UK gadget company, Money4Machines, has a problem. One of their team lives on a farm and does a great deal of work from home. And the problem? She lives in one of the UK’s rural broadband internet black spots and has to make do without superfast fibre broadband speeds.

But by 2014, Money4Machines’ country girl could be one of those benefiting from a recent ruling by the EU to partially fund local councils laying cables that will bring superfast broadband to some of the UK’s most isolated rural communities.

It’s taken months to reach an agreement in EU courts, but culture secretary, Maria Miller, has finally stepped in and helped secure the go-ahead from Brussels. Speaking to the BBC she said,

“Finally getting the green light from Brussels will mean a huge boost for the British economy. Today’s announcement means that we can crack on with delivering broadband plans, boosting growth and jobs around the country.”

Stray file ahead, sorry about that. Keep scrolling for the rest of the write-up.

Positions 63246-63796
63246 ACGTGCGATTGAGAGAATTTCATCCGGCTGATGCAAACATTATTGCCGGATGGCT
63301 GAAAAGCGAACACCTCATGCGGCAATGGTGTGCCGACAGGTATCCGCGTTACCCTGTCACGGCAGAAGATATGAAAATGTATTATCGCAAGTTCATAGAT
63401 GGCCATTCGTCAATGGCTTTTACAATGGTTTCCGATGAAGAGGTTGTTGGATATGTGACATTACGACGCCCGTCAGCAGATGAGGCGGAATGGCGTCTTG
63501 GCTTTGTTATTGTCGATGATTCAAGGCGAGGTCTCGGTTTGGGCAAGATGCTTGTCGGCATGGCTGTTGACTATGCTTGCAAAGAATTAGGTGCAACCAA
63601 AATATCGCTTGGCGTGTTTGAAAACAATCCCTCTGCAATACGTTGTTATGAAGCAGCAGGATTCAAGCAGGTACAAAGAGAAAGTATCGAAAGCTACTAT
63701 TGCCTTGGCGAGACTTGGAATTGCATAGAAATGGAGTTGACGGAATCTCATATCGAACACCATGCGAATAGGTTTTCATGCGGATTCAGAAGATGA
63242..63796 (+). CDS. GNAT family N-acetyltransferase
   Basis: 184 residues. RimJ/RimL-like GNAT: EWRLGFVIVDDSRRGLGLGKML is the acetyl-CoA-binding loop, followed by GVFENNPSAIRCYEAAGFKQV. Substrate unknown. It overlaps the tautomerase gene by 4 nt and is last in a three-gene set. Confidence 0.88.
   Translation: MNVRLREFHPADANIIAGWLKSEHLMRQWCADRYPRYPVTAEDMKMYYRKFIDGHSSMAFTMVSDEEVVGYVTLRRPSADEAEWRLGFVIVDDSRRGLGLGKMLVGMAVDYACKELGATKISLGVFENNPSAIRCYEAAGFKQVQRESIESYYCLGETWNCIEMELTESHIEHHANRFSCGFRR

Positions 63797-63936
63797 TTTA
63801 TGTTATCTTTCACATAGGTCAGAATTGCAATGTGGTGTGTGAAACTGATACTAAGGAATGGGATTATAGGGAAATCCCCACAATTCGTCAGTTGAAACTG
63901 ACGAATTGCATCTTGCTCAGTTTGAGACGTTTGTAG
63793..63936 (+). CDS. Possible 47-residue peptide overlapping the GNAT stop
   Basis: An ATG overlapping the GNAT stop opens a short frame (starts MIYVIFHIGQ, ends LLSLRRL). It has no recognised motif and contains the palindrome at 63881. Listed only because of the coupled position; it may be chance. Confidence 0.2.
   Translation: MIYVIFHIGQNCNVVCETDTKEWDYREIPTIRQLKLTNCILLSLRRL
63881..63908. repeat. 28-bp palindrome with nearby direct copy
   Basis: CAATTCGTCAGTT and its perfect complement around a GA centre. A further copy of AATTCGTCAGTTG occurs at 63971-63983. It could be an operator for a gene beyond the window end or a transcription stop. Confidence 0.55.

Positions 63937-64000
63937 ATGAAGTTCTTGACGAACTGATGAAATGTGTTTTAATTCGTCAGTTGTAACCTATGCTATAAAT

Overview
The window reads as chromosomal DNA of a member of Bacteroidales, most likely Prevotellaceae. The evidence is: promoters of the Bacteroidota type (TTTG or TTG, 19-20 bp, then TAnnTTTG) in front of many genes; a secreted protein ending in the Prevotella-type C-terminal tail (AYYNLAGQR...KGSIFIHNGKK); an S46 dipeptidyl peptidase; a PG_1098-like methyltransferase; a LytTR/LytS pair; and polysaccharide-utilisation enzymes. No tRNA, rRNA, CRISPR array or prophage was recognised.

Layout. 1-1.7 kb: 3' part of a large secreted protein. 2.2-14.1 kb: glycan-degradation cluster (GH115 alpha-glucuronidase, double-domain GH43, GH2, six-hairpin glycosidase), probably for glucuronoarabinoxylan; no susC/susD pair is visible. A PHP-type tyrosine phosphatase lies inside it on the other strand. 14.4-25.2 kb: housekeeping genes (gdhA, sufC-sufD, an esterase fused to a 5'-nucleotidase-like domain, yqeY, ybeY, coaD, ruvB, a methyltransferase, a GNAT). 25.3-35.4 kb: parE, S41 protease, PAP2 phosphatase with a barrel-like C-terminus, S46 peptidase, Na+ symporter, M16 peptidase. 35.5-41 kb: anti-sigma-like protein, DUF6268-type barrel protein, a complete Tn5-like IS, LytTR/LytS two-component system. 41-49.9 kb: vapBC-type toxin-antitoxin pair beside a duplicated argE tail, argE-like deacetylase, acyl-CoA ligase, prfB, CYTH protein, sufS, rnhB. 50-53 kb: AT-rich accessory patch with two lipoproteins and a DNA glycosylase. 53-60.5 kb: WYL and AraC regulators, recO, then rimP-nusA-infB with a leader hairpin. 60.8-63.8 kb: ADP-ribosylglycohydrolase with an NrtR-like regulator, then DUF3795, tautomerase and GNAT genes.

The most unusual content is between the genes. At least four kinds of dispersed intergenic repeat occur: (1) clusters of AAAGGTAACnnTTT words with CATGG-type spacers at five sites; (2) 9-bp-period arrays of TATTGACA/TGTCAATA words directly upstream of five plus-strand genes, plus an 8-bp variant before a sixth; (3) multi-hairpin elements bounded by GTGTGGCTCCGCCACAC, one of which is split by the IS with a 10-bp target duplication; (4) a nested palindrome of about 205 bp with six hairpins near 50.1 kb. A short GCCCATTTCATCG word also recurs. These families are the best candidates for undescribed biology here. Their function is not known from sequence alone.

Money4Machines, a gadget company that buys unwanted gadgets up and down the UK said the move could even encourage businesses to move their bases to more rural locations, potentially giving a boost to local economies.

“The government has pledged to have everyone in Britain connected at minimum speeds of around 2Mb/s by 2015. But it’s not all about downloads and using websites like ours to sell laptops, sell your mobile or access the best sell for cash UK rates on other gadgets. The potential for businesses, especially ecommerce firms, to take advantage of low rural office space rentals or working effectively from home is superb. The UK needs plenty of small businesses to give the economy a shot in the arm. Widespread superfast broadband can only help SMEs get off the ground no matter where they’re based.”

£530 million has been set aside by the government to bankroll the scheme, with local councils also contributing. It’s expected all councils will choose a service provider and begin laying cables by summer 2013.

For more information, visit Money4Machines at
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